For weeks, Geldof worked nonstop, contacting artists and their agents, giving interviews, and organizing the technical, financial, and marketing machinery needed to make the concerts a success. Most of the money would be raised through televised requests for call-in pledges; the planners adopted the video fund-raising method that entertainer Jerry Lewis had used for years in his telethons to raise money to combat muscular dystrophy.

From left: George Michael of Wham!, concert promoter Harvey Goldsmith, Bono of U2, Paul McCartney, concert organizer Bob Geldof, and Freddie Mercury of Queen in the finale of the Live Aid concert held at Wembley Stadium in London on July 13, 1985.

(AP/Wide World Photos)

The promoters for Live Aid at first presented the event as a 1980’s version of the legendary Woodstock Woodstock Music and Art Fair (1969) concert of 1969. As a media event, however, Live Aid became much bigger than Woodstock; it became both the biggest concert and the largest television broadcast made up to that time. Fourteen satellites were used to broadcast the concerts live to ninety-six countries; another sixty-five countries were provided with a televised four-hour taped version.

The twin concerts were at first expected to raise $10 million and reach an audience of one billion. The producers afterward estimated that from one and one-half billion to two billion people around the world watched the shows on television. Eventually, Live Aid raised more than $72 million for famine relief; mounting the concerts cost about $5 million.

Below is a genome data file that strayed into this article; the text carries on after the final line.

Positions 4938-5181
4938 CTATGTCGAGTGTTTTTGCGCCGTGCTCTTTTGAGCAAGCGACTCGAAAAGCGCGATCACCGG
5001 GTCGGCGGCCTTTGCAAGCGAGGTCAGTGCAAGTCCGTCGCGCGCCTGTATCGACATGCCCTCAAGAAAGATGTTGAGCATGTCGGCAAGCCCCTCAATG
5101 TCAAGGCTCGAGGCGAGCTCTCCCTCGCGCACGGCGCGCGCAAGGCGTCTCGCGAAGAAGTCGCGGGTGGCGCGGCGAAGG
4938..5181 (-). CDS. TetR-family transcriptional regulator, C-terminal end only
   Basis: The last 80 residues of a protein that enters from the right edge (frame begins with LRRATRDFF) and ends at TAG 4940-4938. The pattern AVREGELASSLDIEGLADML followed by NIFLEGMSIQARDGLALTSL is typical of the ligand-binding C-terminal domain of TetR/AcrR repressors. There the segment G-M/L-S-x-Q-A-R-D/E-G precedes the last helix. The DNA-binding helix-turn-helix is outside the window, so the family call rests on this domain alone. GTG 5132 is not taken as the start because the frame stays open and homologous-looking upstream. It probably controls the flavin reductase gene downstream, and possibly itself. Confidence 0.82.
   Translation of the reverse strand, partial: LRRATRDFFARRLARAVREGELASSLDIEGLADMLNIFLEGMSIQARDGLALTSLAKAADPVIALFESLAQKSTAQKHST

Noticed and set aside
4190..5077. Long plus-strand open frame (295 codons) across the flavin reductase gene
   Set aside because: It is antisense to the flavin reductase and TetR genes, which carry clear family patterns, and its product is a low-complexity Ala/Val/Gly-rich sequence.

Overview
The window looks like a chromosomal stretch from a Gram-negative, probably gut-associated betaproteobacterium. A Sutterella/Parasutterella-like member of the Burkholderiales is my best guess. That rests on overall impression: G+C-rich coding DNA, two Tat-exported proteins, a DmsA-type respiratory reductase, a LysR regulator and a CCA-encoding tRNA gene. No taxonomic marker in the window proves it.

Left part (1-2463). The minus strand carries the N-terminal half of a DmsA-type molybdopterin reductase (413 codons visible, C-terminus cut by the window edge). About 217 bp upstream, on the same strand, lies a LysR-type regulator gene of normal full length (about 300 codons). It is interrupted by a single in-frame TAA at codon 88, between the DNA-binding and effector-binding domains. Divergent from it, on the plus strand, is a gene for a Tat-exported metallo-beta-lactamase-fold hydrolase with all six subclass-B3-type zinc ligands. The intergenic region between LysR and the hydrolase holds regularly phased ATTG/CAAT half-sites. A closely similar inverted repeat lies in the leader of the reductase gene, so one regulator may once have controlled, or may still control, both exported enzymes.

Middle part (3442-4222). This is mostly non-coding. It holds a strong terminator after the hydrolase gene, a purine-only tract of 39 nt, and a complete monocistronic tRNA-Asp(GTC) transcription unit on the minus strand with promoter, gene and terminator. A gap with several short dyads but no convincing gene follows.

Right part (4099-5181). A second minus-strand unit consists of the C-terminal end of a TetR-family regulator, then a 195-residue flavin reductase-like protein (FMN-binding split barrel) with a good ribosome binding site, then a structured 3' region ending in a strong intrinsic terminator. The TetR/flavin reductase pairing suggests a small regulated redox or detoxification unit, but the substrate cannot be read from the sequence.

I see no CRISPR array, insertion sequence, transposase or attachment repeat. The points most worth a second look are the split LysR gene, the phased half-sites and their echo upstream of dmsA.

Geldof had visited Ethiopia after the success of “Do They Know It’s Christmas?” and he was aware that distributing the funds generated by the project required careful planning. He was most interested in creating long-term improvements in Ethiopia’s agricultural system. Thus, although some of the money was used to purchase food and supplies to distribute directly to people in need, the Band Aid Trust donated most of the money to purchase trucks for transporting food and to support development projects: building bridges, installing irrigation systems, and drilling wells. A few days after Live Aid aired, high-level officials in England, Ireland, and Norway nominated Bob Geldof for the Nobel Peace Prize.

Significance

Live Aid marked the first time that an event of such a scale incorporated television broadcasting and coverage as part of its basic planning. The global broadcast was crucial to accomplishing Live Aid’s mission; television was actually a component of the event rather than simply a means of sharing or reporting it.